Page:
Beshear has announced that he will not defend the fetal heartbeat bill in court. He has also made similar statements concerning other restrictions on abortion. It's very interesting that when the national media put up a chart on the abortion positions of Governor Bevin and Attorney General Beshear, they often say next to Beshear that he supports reasonable restrictions on abortion. What does that tell us? It tells us that he really doesn't support any restrictions on abortion, and as Attorney General, he certainly has not.

In the view of today's Democratic Party, there is no and can be no reasonable restriction upon abortion whatsoever. Beshear has spoken openly of his support for the Roe v. Wade decision and abortion rights, and he held a fundraiser hosted by an abortion provider and accepted the endorsement of NARAL, which advocates nationally for legal abortion on demand all the way to the moment of birth.

As I summarized to the people of Kentucky, the bottom line is that there is no legislative measure limiting abortion that Governor Bevin would not sign and thus far has not signed, and there is no limitation on abortion that the Attorney General would sign if he were elected governor.

In my own lifetime, I have seen the politics of the United States utterly transformed. There was a time when almost no elections for the office of governor in any state had anything to do with these issues. Now, each in its own way, every single gubernatorial election does and will. The responsibility of citizens who have the opportunity to vote is to do just that: to vote and to vote your Christian conscience in accordance with your Christian worldview. And as we've just considered, we have to understand just how much is at stake. Eventually, what's at stake is no less than life and death.

Part

We’re Being Watched: The Ethical and Moral Dilemmas of the Surveillance State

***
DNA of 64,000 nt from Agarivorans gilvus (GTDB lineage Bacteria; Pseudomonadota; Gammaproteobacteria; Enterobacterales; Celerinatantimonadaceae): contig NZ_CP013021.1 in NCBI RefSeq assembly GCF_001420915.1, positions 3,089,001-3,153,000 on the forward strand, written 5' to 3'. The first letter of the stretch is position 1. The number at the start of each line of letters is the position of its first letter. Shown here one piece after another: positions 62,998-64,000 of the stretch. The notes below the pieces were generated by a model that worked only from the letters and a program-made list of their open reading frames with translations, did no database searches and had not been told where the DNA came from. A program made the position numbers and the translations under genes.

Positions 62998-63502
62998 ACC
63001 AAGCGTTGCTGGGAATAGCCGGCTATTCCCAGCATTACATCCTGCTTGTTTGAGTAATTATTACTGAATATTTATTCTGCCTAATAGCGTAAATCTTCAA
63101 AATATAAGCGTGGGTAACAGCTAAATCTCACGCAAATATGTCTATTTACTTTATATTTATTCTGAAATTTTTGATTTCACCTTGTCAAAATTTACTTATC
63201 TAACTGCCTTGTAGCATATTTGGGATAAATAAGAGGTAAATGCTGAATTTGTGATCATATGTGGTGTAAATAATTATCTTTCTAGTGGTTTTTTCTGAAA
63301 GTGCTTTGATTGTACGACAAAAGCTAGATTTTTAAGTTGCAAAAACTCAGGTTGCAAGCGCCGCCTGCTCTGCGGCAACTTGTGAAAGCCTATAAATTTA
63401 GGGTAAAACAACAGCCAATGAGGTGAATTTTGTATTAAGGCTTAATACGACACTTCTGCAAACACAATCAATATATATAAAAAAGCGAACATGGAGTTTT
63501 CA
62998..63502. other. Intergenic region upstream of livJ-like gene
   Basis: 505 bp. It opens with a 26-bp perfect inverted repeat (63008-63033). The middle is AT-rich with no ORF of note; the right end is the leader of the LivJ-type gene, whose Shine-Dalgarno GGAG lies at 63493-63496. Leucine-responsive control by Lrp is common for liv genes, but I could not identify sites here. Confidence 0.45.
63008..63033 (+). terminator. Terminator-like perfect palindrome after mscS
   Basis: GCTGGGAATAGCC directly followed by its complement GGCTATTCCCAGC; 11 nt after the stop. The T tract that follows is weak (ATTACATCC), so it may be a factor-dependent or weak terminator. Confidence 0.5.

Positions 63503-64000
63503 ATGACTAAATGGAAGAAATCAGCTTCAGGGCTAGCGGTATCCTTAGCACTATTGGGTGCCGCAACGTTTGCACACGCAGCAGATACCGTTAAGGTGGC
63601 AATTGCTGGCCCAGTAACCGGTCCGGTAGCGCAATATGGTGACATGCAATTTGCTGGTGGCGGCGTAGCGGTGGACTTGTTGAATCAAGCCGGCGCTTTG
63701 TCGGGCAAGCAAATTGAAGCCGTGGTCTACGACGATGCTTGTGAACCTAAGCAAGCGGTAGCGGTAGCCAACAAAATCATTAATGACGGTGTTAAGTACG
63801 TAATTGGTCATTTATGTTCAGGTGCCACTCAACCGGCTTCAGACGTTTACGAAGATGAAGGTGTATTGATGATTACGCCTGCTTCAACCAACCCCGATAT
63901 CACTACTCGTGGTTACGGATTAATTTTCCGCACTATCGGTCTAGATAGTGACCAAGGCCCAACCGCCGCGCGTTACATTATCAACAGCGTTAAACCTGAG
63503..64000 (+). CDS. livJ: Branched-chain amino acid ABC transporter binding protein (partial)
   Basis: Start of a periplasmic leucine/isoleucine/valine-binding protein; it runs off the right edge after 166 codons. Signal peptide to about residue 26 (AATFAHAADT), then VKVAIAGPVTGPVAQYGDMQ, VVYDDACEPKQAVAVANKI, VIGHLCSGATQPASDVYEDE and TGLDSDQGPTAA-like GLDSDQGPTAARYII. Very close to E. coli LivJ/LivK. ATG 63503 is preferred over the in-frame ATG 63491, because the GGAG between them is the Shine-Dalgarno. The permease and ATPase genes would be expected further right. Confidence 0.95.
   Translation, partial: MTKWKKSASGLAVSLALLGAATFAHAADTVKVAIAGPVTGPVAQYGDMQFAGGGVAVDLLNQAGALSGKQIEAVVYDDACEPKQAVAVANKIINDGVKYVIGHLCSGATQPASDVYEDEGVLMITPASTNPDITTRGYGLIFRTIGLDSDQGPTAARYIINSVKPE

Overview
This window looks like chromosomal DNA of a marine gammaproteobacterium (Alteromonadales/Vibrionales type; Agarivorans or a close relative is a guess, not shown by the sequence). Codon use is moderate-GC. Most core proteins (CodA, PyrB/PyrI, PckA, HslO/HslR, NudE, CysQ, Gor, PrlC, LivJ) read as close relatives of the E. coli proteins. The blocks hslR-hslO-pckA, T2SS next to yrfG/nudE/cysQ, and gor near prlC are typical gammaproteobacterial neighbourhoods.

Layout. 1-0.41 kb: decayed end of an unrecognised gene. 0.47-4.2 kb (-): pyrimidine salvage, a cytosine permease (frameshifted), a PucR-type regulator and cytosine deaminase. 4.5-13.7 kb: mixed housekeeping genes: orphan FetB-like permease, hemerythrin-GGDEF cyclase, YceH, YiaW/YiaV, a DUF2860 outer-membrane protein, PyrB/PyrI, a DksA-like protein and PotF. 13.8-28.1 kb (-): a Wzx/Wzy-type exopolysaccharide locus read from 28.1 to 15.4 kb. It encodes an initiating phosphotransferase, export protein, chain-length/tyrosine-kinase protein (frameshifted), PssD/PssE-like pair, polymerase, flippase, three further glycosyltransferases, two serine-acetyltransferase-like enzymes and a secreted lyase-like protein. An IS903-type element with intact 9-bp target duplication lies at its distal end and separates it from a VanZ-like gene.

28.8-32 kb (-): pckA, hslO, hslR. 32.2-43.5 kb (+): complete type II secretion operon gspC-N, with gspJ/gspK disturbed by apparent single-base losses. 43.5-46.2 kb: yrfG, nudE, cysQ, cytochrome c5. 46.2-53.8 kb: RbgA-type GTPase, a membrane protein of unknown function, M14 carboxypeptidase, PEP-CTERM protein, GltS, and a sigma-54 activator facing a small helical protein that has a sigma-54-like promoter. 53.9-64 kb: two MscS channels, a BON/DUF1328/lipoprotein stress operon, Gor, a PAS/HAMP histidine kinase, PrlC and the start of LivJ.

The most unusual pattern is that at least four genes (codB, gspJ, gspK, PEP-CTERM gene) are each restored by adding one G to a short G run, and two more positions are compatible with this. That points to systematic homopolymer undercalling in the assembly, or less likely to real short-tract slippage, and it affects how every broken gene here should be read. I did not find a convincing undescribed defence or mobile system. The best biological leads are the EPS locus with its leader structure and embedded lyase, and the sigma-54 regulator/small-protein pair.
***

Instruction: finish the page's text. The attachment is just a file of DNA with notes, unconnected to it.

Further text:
But next, we move to challenges represented in the digital world, challenges that are multiplying and becoming ever more complex. Just consider a front page article over the weekend. It was Sunday's edition of The Atlanta Journal Constitution. The headline: "Around 11,000 Cameras Watch Over Atlanta." The subhead was, "Real Time Crime Fighting."

The article in the Atlanta paper written by Jennifer Brett takes us to the headquarters of the Atlanta Police, where we are told of an officer "seated in front of a giant wall of monitors with smaller ones at his desk." We're told about a car that had been reported stolen, and the fact that Atlanta police, using these 11,000 cameras, were able to find the car. Even as they did not catch those who stole the car to abandon it, they did immediately locate the vehicle. That would've been impossible in any previous age, without the power of all of this surveillance.

But how does the city of Atlanta come down to having 11,000 cameras? Well, the article becomes even more interesting when we find out that law enforcement and government in Atlanta do not own anything like this number of cameras, but rather in a city wide program, they have been given access to these private cameras, which are largely put in place by businesses, schools, and others who want to have surveillance of their own facilities. The article tells us, “When the initiative was announced in September 2011, authorities had access to about 100 public and private cameras. Today, it's near 11,000, a feat that has Atlanta near the top in a study of cities using security footage.”